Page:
Teaching Academic Integrity in A Post-Truth Age

Curator's Note

I’ve joked that John Oliver saw the problematic state of citations before anyone else. Colbert is known for his claim of ‘truthiness’—but Oliver saw the issue of relying solely on citations as a truth claim all its own. In this shorten version of the Last Week Tonight segment on Scientific Studies, Oliver points out how news stations love to take sound bites from academic articles and turn them into something larger for ratings. What I love about this video edit is that the user who uploaded it has written over top of some frames, further explaining the points Oliver is making.

In my first year university classes, I need to spend at least two classes on how to cite information properly. Each university has their own ‘Academic Integrity’ policy; it’s that part on the syllabus that warns students about plagiarism and the ramifications of not citing other’s work. Academic integrity, however, is about more than just plagiarism. But by focusing so heavily on plagiarism and citations in classrooms, it’s implied that there is only one right answer to the material students are looking for, and if they find the most material with an answer they want, then their research is done—and that is how all research is done.

In a post-truth world, that is a dangerous way to structure academic integrity. Instead of finding “the fact” students can cite in their paper, they can find their “alternative facts”—as long as there has been a record of it that they can cite properly. Hinging academic integrity on the idea that we must be able to trace a pattern of citations implies to students that the more citing they’ve done, the better their paper is. With the proliferation of alt-right media and even academic journals that publish questionable views, students can craft a paper that can argue for some terrible ideas—but with the illusion that it contains “academic integrity” because it contains enough citations. And like Oliver (and the YouTube user) point out, even if these studies exist in academia, it doesn’t mean they’ve been interpreted—or even produced—properly.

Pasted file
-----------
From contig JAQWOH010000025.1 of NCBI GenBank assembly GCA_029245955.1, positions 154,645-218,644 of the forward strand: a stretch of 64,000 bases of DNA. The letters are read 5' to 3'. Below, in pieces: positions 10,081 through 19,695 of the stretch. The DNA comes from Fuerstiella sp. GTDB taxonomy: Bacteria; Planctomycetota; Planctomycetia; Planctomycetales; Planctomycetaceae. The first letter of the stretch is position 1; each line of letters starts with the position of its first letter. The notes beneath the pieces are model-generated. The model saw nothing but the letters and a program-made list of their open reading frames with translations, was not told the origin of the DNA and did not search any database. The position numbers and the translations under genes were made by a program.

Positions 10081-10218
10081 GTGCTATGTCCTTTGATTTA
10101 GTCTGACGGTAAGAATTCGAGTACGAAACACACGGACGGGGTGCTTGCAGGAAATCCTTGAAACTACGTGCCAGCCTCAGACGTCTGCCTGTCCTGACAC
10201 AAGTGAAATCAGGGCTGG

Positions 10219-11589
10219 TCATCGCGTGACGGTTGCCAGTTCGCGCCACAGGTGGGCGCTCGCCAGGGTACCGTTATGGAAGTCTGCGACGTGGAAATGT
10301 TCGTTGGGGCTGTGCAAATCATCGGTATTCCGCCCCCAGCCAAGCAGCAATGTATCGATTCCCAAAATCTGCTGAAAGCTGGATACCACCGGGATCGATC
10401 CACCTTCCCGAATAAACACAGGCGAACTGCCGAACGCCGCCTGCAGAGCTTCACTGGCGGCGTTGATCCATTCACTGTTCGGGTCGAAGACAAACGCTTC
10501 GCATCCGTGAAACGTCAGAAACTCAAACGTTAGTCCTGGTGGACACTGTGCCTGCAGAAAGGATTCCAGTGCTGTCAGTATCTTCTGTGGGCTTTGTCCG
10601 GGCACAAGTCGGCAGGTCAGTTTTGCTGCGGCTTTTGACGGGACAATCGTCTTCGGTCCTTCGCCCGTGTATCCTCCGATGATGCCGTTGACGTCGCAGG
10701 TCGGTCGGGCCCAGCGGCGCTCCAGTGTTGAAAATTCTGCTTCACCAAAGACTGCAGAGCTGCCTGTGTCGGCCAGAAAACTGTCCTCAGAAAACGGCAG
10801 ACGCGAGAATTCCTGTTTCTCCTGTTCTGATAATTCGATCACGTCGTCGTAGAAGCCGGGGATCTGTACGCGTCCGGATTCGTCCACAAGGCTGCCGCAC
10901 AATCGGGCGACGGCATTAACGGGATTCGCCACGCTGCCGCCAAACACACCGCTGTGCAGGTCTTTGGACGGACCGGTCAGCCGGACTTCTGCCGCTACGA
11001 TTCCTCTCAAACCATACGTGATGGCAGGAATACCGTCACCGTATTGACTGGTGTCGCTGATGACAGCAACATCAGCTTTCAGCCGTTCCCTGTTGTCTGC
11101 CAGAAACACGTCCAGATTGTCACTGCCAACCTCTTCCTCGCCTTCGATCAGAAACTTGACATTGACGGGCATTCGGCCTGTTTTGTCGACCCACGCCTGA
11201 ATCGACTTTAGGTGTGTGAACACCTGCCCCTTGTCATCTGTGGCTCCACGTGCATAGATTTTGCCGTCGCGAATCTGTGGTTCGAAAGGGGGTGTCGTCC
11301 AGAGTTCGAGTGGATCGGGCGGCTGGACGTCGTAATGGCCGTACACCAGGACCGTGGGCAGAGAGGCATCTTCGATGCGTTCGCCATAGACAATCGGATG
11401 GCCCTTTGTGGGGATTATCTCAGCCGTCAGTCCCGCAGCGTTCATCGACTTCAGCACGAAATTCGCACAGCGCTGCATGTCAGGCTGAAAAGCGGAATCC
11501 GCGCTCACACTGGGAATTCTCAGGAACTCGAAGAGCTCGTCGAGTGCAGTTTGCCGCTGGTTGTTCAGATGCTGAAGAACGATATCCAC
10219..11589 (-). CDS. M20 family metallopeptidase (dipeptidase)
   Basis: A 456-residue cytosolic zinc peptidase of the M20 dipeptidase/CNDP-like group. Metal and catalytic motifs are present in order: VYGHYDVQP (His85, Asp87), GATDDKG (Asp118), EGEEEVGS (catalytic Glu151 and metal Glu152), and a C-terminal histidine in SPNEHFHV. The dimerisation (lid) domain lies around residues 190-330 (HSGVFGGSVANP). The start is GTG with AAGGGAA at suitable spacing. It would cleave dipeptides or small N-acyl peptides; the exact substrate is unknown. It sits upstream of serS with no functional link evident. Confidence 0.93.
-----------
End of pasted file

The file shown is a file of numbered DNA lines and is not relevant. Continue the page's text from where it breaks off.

So when it comes to teaching academic integrity in 2017, I’ve moved away from the plagiarism rhetoric that assumes the students will trick me and started to teach them how to watch for, and be critical of, information that tries to trick them.

Comments

Rhana Gittens's picture

Response

This is a very good point. Because there is such a proliferation of inaccuracies students need to put their citations in conversation with multiple sources. As an instructor, I would want to see differing points of views, similar work, and opposing work cited. It seems to be the only way I can know that the student researched the work thoroughly and did not just use the first research document that came up in a Google Scholar search. I agree with you that we have to teach our students how to question and analyze information for themselves. They shouldn’t take anything at face value.

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